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By Ethan Handelman

This month marks the 27th anniversary of the federal Low Income Housing Tax Credit (LIHTC) program. Throughout the program’s tenure, what lessons have we learned? What key components continue to make it a successful program?

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The federal government has tried many different ways to create homes and meet the need for affordable housing: direct grants, loans, rental assistance, block grants, and more. Among these, the Low Income Housing Tax Credit, or Housing Credit, stands out as uniquely effective. Simply put, the Low Income Housing Tax Credit has proven itself over the past 27 years in ways unmatched by any other affordable housing program. The Housing Credit:

  • Survives politically. That’s no small feat over 27 years. Bipartisan support, repeatedly affirmed, has allowed the Housing Credit to create and preserve affordable homes year after year. Some of its apparent inefficiencies, such as distribution according to population, contribute to this political durability.
  • Harnesses the private sector. Private investors oversee every development and ensure that properties fulfill their affordable housing mission, and private capital is at risk if the properties fail. That’s why the Housing Credit has a singularly low default rate. Although the syndication process does create some additional costs, these are more than offset by the consistent property performance.
  • Adapts to local need. States are uniquely suited to allocate Housing Credits to areas of greatest need depending on local conditions. Whether that is supportive housing with services attached, transit-oriented development in areas of growth, redevelopment to restore neighborhoods, affordable homes for returning veterans, or other needs, states can decide every year how to focus the federal subsidy. Although this leaves allocating agencies open to pressure from many interests within each state, that is hardly unique to the Housing Credit, and agencies on the whole have been able to manage the process through transparency in allocation decisions and constructive engagement when revising allocation plans.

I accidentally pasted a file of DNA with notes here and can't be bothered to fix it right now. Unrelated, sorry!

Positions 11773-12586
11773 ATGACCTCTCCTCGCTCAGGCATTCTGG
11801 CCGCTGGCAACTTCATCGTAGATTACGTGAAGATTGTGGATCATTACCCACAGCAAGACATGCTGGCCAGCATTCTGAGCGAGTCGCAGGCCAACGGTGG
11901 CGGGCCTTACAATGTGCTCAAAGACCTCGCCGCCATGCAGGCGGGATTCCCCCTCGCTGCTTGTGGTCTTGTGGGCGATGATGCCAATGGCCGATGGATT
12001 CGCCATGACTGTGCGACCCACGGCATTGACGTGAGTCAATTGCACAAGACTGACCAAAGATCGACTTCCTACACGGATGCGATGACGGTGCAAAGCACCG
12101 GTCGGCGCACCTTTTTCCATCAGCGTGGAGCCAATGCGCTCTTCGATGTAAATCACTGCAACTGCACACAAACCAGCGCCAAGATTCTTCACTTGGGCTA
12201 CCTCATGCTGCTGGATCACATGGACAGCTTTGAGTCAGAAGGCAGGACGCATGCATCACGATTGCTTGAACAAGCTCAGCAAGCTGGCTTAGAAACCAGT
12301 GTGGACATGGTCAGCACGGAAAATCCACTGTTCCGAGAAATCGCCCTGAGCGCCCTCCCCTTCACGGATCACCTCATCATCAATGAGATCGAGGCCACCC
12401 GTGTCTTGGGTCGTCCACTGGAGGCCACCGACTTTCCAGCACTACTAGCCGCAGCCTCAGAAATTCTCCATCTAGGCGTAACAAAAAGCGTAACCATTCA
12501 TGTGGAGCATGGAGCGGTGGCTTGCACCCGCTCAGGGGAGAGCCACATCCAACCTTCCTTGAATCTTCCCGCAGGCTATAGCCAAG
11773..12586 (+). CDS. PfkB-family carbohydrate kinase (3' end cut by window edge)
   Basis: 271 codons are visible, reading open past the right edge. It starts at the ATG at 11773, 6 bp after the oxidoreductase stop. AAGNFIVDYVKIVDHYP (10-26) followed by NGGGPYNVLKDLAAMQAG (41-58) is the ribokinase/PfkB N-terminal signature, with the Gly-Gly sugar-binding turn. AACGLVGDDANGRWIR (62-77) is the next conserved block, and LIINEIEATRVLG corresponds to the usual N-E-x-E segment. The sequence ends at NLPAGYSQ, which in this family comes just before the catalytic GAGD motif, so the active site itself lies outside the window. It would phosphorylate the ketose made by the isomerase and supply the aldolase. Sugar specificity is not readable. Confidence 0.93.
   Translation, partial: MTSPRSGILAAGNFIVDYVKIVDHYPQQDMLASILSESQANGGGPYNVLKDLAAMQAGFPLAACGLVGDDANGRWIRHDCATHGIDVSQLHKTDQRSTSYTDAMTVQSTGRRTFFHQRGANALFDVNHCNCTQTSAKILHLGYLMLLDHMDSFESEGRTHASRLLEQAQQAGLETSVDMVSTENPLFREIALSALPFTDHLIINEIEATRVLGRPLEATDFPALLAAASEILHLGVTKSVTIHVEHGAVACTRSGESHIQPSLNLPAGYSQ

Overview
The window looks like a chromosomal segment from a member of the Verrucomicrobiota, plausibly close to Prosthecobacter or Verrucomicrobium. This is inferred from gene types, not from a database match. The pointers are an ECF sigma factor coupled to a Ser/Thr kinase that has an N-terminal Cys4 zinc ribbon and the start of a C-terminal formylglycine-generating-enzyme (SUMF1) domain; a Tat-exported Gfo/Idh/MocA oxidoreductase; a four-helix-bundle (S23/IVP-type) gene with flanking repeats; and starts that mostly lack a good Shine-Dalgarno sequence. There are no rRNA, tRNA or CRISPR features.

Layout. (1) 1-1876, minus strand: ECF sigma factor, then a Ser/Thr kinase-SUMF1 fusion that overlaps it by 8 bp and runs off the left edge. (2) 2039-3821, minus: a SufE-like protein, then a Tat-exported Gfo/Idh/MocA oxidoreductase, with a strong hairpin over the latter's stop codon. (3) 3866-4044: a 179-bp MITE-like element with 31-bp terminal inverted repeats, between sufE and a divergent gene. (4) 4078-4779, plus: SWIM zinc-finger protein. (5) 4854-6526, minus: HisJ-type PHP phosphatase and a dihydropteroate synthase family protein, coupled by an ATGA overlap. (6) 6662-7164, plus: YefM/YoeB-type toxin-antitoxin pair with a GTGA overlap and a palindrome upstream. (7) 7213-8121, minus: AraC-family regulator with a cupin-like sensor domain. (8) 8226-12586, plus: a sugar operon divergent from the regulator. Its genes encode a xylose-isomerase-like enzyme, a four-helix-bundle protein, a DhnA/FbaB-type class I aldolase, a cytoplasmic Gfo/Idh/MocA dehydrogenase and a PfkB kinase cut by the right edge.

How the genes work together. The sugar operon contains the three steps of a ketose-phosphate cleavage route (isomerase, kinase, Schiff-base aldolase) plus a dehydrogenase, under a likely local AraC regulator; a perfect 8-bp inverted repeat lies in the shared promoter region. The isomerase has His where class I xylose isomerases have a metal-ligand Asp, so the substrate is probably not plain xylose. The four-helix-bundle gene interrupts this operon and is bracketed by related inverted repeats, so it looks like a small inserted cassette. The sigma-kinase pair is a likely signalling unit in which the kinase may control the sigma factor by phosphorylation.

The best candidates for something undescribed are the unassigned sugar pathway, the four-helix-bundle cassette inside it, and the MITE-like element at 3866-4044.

• Improves over time. State agencies revise their allocation plans every year, allowing them to improve the process each time. Developers and investors respond quickly to changes in allocation plans, such that states can attract property applications quite precisely. In times of crisis, states can pivot quickly to ensure that needs are meet—something I saw first-hand helping the State of Michigan create a new QAP during a brief but severe drop in Housing Credit demand. Quick action by the state brought new investors to the table even as it helped create new supportive housing units and preserve essential affordable housing properties.

The Housing Credit is far from perfect, but it outperforms any other capital subsidy for housing we have tried thus far and integrates well with other forms of assistance to meet specific needs. Capital subsidy is inherently limited in how far down the income scale it can go on its own, but when coupled with rental assistance, for example, the Housing Credit can help extremely low-income households. Indeed, most new supportive housing relies on the Housing Credit as an essential capital source. Let’s continue to build on this proven program.

Ethan Handelman is Vice President for Policy and Advocacy for the National Housing Conference


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